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5 Great People Who Helped Build the Video Game Industry

As we start this shiny new decade and try to get used to writing the date as 2019 2020, many people are in a reflective mood. It’s exciting to speculate what the future may hold, especially when you look back and see how far we’ve come. Video games are no exception.

Depending on your age, you may have been witness to quite a bit of gaming history over the course of your life. But how much do you really know about the people who helped make gaming what it is today? Obviously, this isn’t a complete list of every important person in the history of video games, but it’s a good start.

#5: Nasir Gebelli

Born in Iran in 1957, Gebelli immigrated to the US in the late 1970s to study computer science. After becoming enthralled with arcade games like Space Invaders, he wrote a character creation program for the Apple II computer, called EasyDraw, which he then used to begin programming his own video games. Gebelli was eventually hired by Squaresoft, and you may have heard of his work (small titles like Final Fantasy and Secret of Mana, to name a few). Even today, he is considered one of the greatest programmers ever and is often cited as an influence by other game makers, such as John Romero (maker of Quake and Doom) and Mark Turmell (maker of Smash TV and NBA Jam).

#4: Gunpei Yokoi

Born in Japan in 1941, Yokoi began working at Nintendo back when the company was still selling toys and playing cards, and this would eventually stretch into a 30+ year career. Yokoi is best known as the creator of the Game Boy, but his list of other accomplishments is so monumental as to be overwhelming. He invented the cross design for the control pad. He invented the Game and Watch series, the handheld precursor to the Game Boy. He’s also responsible for titles like Metroid and Kid Icarus. He even invented the Virtual Boy, and although it was a commercial failure, it was an innovation that was clearly ahead of its time.

#3: Joyce Weisbecker

Born in New Jersey in 1958, Weisbecker learned to program computers as a child from her engineer father, who built them at home in his spare time. While attending Rider University, she began programming games for the RCA Studio II console. Her titles include games like Snake Race, Jackpot, and TV Schoolhouse I, which was the first commercial game ever designed by a woman. When the RCA Studio II ended production, she went on to design games for the COSMAC VIP, including Sequence Shoot and Slide.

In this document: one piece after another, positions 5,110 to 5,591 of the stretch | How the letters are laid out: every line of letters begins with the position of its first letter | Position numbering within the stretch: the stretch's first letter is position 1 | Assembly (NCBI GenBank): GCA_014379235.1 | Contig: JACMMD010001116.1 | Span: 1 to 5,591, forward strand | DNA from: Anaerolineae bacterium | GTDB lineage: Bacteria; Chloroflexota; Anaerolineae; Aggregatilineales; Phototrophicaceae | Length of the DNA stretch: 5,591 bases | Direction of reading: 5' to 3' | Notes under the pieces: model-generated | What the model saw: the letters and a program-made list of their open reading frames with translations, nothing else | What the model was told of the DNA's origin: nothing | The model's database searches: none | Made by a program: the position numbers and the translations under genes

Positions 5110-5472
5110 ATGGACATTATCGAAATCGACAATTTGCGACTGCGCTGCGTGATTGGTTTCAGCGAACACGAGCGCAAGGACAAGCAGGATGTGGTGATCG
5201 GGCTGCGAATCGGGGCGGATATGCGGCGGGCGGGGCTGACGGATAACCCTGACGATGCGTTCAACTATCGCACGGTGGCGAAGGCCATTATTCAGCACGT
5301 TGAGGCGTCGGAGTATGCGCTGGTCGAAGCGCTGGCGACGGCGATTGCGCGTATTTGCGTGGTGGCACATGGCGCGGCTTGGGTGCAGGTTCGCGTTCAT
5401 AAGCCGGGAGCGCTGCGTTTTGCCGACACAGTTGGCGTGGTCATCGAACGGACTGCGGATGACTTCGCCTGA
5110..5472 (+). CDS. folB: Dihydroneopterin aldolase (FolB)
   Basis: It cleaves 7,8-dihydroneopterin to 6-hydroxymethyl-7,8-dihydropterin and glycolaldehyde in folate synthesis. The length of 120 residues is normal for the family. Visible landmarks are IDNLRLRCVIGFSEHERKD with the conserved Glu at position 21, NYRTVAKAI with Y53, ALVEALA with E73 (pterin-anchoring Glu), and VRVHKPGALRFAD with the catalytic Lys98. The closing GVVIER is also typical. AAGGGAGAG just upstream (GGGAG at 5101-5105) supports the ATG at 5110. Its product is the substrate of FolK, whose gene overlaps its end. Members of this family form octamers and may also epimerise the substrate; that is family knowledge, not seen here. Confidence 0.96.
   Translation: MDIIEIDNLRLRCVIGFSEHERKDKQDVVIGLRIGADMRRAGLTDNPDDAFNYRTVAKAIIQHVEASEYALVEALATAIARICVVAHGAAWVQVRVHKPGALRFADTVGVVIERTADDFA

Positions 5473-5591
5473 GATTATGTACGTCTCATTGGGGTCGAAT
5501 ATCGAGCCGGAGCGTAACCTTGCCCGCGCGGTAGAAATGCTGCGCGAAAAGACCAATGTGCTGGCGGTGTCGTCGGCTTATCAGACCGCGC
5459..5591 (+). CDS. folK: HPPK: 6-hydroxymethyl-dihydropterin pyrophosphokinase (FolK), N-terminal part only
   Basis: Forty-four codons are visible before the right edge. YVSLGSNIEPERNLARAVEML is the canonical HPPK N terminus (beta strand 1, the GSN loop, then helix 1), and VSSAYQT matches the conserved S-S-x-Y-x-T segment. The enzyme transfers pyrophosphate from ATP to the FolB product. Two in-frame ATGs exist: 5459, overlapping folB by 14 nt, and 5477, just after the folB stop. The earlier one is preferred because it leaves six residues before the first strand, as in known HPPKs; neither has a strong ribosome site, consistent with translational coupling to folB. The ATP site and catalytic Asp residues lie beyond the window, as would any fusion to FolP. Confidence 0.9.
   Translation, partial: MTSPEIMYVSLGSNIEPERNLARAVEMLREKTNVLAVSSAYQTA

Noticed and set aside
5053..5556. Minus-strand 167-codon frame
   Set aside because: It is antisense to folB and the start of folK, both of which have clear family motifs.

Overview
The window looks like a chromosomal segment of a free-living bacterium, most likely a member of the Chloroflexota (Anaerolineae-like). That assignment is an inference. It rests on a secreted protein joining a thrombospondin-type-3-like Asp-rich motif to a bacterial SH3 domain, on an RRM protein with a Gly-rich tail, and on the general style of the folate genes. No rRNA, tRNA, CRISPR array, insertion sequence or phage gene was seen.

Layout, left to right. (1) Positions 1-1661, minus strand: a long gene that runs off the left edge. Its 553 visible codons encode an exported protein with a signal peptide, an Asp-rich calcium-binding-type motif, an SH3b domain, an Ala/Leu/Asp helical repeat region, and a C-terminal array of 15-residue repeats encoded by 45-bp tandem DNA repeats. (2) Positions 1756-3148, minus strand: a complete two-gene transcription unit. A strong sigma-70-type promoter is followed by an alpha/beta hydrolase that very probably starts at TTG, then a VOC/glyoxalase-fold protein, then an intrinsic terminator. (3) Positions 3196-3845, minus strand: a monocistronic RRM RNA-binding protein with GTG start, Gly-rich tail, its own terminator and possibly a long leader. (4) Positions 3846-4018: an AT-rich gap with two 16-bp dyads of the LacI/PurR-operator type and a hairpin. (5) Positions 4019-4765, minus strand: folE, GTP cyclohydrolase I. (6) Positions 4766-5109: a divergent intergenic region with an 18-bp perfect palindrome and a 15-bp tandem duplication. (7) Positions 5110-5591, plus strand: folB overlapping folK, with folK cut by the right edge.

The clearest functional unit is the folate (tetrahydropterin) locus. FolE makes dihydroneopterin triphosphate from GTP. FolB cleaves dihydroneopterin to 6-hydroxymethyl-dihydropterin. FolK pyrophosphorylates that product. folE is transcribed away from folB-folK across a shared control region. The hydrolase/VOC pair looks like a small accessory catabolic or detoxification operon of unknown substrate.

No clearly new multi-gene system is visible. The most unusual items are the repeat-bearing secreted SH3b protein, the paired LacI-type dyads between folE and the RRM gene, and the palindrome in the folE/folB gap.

#2: Mabel Addis

Born in New York in 1912, Addis graduated with degrees in history and psychology before beginning a 40+ year career as a teacher. What does any of this have to do with video games? In the 1960s, Addis partnered with IBM to design an educational computer game for children. The result of their efforts was The Sumerian Game, a text-based strategy game centered on Mesopotamian economics. Despite the fact that few people know of The Sumerian Game today, it has been widely influential. It was also history’s first narrative game, which makes Addis the first video game writer.

#1: Ralph Baer

Often called the “Father of Video Games,” Baer was born in 1922 in Germany. His Jewish family fled to the US in 1938 to escape the growing Nazi influence in their homeland, and Baer later became an American citizen and served his new country in World War II. Afterwards, he worked in the electronics industry and eventually wondered what it would take to be able to play video games at home on a TV screen. Several prototypes later, the Magnavox Odyssey was born, the first home gaming console. Baer continued inventing for the rest of his life, and at the time of his death in 2014, he held over 150 patents.